Show goes on till end of year
Tiffin City Council passed an ordinance providing funds to continue broadcasting council meetings on Time Warner Cable until the end of the year at a special meeting Monday.
Keith Hodkinson, president and CEO of Seneca County Radio, spoke about the ordinance and said he will not cease carrying the council broadcast and instead is to stop carrying the live feed to Time Warner Cable.
“We would continue to record it and carry it on our station and make it available as a … video on demand that (residents) could watch starting the very next day,” he said. “And we keep those up for months. We had no intention of stopping … the recording of city council meetings.”
He said that he has been paying the contractors to do the broadcast and at this point is doing the broadcast as a public service. If the city were to subsidize an additional $100 a month, Hodkinson said, he would be able to continue the broadcast on Time Warner Cable.
He said that in the next six months, he hopes to carry it live online in addition to recording it.
Hodkinson said each meeting averages about 100 viewers online.
“I think it’s a no-brain decision,” Mayor Aaron Montz said. “I’ve been approached by a lot of people since we’ve discussed this saying that they watch it. … It kind of surprised me at the influx of people who told me they watched it.”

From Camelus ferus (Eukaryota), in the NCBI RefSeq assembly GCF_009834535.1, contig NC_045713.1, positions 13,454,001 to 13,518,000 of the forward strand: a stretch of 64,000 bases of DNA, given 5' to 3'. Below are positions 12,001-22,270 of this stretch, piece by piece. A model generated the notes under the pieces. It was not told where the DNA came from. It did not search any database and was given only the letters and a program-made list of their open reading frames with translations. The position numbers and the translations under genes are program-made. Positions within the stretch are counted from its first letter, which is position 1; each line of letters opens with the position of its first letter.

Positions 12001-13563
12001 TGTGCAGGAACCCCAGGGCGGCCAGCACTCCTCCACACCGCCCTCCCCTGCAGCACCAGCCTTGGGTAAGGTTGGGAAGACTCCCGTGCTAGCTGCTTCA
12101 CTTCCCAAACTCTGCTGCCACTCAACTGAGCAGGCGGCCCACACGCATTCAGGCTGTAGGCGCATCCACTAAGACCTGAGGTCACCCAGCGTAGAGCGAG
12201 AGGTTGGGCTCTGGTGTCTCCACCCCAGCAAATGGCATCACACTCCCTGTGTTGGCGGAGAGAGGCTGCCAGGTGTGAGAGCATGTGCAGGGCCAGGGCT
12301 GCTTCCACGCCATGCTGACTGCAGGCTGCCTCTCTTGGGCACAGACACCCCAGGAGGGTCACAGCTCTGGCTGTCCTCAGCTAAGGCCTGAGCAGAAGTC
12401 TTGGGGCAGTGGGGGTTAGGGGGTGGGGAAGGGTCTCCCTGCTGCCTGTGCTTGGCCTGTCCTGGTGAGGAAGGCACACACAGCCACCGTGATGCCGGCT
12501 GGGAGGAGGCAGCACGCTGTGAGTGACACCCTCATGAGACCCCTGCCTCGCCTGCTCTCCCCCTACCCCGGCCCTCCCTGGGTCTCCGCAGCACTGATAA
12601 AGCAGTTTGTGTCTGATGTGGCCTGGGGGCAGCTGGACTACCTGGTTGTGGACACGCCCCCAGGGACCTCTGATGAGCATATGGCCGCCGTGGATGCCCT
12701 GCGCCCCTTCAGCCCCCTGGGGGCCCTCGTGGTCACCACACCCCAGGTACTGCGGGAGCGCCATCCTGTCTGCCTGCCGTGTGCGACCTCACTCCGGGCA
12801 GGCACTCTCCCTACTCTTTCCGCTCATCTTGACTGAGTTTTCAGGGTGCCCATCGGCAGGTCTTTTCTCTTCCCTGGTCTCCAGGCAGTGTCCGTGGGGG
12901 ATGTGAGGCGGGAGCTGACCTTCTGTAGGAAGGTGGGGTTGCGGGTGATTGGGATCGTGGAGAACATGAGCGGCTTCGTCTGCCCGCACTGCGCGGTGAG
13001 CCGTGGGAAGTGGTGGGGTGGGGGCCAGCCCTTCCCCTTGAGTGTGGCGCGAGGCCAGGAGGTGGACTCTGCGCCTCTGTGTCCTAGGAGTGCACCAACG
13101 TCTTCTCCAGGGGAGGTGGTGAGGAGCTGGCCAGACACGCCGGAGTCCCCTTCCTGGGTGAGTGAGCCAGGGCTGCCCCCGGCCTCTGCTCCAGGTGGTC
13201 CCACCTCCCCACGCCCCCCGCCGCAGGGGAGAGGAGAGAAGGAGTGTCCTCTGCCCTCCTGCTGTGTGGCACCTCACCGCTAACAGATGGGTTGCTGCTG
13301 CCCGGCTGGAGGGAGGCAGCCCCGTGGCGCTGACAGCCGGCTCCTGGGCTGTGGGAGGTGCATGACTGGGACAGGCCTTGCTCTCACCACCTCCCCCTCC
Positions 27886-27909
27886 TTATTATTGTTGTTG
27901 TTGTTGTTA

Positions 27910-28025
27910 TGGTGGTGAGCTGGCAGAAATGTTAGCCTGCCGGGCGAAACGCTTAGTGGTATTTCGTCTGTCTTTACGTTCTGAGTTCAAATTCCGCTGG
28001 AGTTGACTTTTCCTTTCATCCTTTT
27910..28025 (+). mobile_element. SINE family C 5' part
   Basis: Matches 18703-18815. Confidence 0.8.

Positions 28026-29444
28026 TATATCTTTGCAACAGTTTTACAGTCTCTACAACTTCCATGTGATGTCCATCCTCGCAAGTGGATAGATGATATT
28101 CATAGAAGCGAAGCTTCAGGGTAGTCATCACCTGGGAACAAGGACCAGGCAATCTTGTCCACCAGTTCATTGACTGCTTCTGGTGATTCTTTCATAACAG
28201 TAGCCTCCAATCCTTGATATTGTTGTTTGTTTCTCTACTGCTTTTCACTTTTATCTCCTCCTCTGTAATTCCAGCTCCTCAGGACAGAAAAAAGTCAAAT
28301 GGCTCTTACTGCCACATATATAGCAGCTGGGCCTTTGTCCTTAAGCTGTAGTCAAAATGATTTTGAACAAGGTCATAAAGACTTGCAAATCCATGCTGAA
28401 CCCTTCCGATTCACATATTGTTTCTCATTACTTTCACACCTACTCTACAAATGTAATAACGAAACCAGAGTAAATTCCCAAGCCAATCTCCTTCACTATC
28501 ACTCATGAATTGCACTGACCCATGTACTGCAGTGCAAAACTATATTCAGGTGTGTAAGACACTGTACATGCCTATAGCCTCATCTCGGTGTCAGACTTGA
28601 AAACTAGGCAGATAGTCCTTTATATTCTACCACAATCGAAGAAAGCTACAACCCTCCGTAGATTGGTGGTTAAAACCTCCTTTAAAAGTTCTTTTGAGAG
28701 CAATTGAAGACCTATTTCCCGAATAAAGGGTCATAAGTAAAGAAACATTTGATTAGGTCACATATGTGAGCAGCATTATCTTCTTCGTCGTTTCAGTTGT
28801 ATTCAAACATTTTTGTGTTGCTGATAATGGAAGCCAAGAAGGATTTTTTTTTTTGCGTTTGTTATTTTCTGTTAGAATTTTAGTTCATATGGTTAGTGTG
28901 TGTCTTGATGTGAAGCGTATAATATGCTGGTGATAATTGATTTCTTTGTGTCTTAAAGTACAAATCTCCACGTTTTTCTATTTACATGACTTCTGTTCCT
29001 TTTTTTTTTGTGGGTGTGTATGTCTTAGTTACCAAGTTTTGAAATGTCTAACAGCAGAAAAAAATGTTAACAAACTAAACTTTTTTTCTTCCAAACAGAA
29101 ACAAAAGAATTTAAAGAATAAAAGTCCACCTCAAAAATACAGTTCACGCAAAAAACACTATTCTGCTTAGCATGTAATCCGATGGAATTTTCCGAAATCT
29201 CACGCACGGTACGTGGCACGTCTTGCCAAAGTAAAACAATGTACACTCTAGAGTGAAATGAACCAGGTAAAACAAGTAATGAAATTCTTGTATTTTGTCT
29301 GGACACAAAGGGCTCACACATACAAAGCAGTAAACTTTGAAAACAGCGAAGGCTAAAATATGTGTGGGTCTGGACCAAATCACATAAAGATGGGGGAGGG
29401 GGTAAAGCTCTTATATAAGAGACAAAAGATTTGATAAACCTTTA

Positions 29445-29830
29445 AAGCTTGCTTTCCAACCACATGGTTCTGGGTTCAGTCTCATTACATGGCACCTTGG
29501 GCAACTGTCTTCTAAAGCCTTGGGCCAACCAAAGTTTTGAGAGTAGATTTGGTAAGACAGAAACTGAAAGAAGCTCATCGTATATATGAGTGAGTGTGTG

Council moved to amend the ordinance to pay $100 per month to keep council meetings on Time Warner Cable until the end of the year.
Council moved to suspend the three-reading rule, and the ordinance was passed 6-0.
Hodkinson also thanked Clouse Construction, Heidelberg University and North Central Ohio Educational Service Center for sponsoring the broadcast.
“They’ve been gracious,” Hodkinson said. “They truly did step forward.”
Council President Paul Elchert commended the sponsors for giving back to the community.
Elchert also asked council to consider increasing the salary of council clerk to $8,250.
He compared it to the Fostoria council clerk’s salary of $8,000.
Montz also said that because Karl’s Hauling is closing its recycling center, the council would have to consider alternatives. His suggestion was switching to curbside hauling and using one hauler to pick up recyclables.
He said if the city mandated that all haulers do curbside pickup, rates would increase for residents.
He also said city residents were not encouraged to take their recycling to township recycling centers.
Elchert said he would like to get community input before making a decision.
Montz said he intended to submit written communication at the next council meeting.